Canonical Contribution Chronicles
ROSE Blog: Rikki's Open Source Exchange
Last week we ran a news brief, Kroah-Hartman Attacks Canonical, about Greg Kroah-Hartman's keynote at the Linux Plumbers Conference. Greg posted his keynote online and wrote: "Here's the slides and text of my talk (well, the text is what I intended to say, the actual words that came out probably sounded a bit different.)"
Readers on our site defended Canonical's contribution, saying things such as:
"I personally think that Canonical contributed enormously by nearly doubling Linux desktop install base."
"I would have to agree that just Ubuntu's user base to Linux is a huge deal."
"If you do have a problem or a question, the solution is almost always easily found using Google and the Ubuntu forums. You don't see too many 'RTFM' responses like with other distros. So I'd say that Ubuntu has contributed a lot in terms on documentation and ease of use."
"This is my two cents worth, the way I see it is that sure Canonical may not have contributed as much as Novell, IBM, Sun or whoever the pundits will put up there in bright lights. I feel confident that this will change progressively and at the end of the day the GNU/Linux user base will increase due to Ubuntu."
"Patches to the kernel shouldn't be the only measure of a company's contributions to the Linux community."
And there were folks who aren't as pleased with Canonical contributions:
"Canonical has been feeding off of the linux community for years, and has gotten way, way more press than it ever deserves."
Over on OStatic, Kristin Shoemaker provided a nice analogy in her post called The Open Source Contributions of Six Blind Men and an Elephant. She points out that Greg approaches the idea of "contribution" from a kernel developer perspective. Kristin says, "He was delivering an address at a conference geared to a particular audience – people who work on the core of the Linux system. In this light, his arguments appear completely valid." She adds, "Constructive criticism is difficult. It is difficult to deliver, and it is even harder to accept. We may not all contribute equally to the same aspects of a project, but there are no contributions without value."
Linux Foundation's Amanda McPherson reluctantly jumped into the debate in her blog called Free Riders, Canonical, and Greg KH. Amanda argues that, yes, Canonical should contribute upstream, but they do make other contributions and shouldn't be singled out as a free rider. "For instance, could Amazon have built their Kindle business without the $1 billion in free software in the Linux kernel?" she says. " I think it’s unfortunate when we get into such public Linux community 'us vs. us' debates."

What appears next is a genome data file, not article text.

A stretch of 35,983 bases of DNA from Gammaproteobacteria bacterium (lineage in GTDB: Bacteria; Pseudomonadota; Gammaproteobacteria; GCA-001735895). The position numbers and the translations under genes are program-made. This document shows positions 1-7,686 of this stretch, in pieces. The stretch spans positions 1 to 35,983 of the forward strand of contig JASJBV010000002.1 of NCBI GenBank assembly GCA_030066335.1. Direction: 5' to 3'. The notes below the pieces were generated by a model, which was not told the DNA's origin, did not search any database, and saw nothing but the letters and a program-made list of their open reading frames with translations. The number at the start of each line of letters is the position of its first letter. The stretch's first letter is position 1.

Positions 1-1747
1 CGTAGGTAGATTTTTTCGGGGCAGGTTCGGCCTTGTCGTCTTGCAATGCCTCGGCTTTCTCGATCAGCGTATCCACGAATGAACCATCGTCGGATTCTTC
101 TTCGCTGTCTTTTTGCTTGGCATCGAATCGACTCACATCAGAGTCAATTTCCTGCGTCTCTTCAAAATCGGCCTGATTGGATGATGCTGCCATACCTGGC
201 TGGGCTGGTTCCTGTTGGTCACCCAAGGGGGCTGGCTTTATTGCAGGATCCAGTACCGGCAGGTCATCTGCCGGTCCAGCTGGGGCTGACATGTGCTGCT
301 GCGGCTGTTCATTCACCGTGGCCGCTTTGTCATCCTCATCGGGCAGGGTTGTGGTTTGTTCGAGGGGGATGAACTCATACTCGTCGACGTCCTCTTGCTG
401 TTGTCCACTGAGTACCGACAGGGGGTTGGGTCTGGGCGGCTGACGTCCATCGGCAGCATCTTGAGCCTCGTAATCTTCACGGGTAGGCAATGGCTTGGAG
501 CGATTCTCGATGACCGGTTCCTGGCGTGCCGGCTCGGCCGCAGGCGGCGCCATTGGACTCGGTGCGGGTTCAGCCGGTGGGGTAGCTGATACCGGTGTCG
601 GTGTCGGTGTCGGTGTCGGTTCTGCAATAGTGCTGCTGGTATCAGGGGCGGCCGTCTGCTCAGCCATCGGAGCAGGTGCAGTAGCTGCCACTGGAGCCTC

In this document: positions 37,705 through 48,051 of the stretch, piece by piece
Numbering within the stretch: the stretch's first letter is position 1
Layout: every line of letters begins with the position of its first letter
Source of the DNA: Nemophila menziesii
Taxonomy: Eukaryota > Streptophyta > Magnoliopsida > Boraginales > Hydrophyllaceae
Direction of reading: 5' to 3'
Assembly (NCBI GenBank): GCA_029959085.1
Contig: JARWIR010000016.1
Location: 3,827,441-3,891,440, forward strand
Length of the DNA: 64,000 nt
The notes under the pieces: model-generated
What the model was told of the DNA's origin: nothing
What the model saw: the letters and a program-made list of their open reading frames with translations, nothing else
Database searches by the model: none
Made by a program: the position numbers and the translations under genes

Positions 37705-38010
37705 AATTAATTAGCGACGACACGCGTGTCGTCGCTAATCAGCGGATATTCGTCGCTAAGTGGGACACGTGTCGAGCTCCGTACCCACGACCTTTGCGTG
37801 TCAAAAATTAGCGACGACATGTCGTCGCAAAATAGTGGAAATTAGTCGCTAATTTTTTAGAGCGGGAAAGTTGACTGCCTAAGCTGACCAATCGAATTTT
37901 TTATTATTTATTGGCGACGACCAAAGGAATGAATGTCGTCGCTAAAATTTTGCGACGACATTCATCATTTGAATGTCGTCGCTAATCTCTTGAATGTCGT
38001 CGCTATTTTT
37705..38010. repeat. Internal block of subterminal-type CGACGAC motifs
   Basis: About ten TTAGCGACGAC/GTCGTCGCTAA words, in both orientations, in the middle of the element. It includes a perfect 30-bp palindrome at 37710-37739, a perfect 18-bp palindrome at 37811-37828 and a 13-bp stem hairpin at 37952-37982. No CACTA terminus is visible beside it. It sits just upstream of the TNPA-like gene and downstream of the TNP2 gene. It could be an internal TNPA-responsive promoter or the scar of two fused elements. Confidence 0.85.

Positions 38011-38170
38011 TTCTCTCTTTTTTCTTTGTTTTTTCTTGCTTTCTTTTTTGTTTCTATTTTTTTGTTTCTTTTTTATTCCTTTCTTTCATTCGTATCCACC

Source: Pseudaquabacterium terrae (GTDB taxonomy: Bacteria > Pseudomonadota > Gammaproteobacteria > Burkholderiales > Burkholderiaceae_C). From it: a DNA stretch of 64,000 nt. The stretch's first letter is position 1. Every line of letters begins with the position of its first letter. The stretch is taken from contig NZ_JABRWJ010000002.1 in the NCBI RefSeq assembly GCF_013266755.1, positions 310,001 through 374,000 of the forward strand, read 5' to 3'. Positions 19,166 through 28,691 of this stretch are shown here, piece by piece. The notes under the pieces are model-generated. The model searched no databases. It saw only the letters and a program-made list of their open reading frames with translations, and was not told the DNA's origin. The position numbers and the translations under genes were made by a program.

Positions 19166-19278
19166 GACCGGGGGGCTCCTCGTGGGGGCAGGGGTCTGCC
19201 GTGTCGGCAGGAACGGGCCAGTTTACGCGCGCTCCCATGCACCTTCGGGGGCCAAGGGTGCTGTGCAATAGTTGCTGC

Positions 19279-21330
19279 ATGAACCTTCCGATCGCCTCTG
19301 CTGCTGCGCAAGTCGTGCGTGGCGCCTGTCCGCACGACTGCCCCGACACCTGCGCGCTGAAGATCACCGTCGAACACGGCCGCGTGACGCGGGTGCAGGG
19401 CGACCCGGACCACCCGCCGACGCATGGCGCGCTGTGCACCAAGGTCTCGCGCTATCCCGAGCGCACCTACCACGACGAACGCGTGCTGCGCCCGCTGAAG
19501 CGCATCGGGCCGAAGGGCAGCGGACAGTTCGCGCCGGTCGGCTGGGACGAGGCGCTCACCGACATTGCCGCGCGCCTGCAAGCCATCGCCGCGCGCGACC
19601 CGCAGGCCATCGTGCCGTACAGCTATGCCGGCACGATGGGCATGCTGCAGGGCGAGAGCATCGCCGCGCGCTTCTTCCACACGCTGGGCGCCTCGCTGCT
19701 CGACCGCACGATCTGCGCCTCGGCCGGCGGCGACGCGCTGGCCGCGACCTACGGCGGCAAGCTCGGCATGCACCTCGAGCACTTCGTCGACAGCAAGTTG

I asked openSUSE's Community Manager, Joe 'Zonker' Brockmeier, his opinion. Zonker said, "I agree that the 'us vs. us' debates aren't optimal, but in any community, members occasionally disagree and I think it's healthy that we have those disagreements publicly from time to time. It's one of the ways that the open source community works things out. It's no different than what goes on behind closed doors in companies all over the world, except that as an open community, people can actually see what we say to one another."
In Amanda's blog, she asks, "What constitutes a contribution?" She says, "They [Canonical] focus on building a usable, more polished, more designed, better branded and better supported Linux distribution for the consumer market. By any one’s measure they have been successful in that endeavor. By my measure that is a very valuable contribution to the greater Linux movement."
Zonker says, "I tend to define contribution pretty loosely, because I think that Linux and FOSS need much more than code to move forward. Contributions can include documentation, promotion, providing support to other users, translations, helping to run booths at shows, helping with the administrative tasks of running a project, and (of course) code."
On his site, Greg responded to comments he's received about his talk. In response to Amanda's blog, he says, "I have given this very same kind of talk to Amazon, a number of months ago, as well as many other companies over the past 1 1/2 years, so it's not like I am ignoring them at all."
But Greg emphasizes that the point of his talk was, "Developers who are not allowed to contribute to Linux should change jobs." He says, "This was a developer conference. I am a developer, talking as myself only, and not as a representative of any company (note the total lack of any corporate branding on my slides), to other developers who I totally respect and want to see be as happy in their day-job as I am in mine."comments powered by Disqus
Carnegie Mellon researchers say 3 million pages could fall down the phishing hole in the next year.
The US government rolls new best-practice rules for protecting SSH.
Klaus Knopper announces the latest version of his iconic Live Linux system.
All websites that use these popular CMS tools could be vulnerable to denial of service attacks if users don't install the updates.
According to a report, many potential victims of the Heartbleed attack have patched their systems, but few have cleaned up the crime scene to protect themselves from the effects of a previous intrusion.
DARPA and NICTA release the code for the ultra-secure microkernel system used in aerial drones.
Should you trust an online service to store your online passwords?
New B+ board lets you build cool things without the complication of a powered USB hub.
Redmond rushes in to root out alleged malware haven.
New initiative will bring futuristic virtual reality effects to the web surfing experience.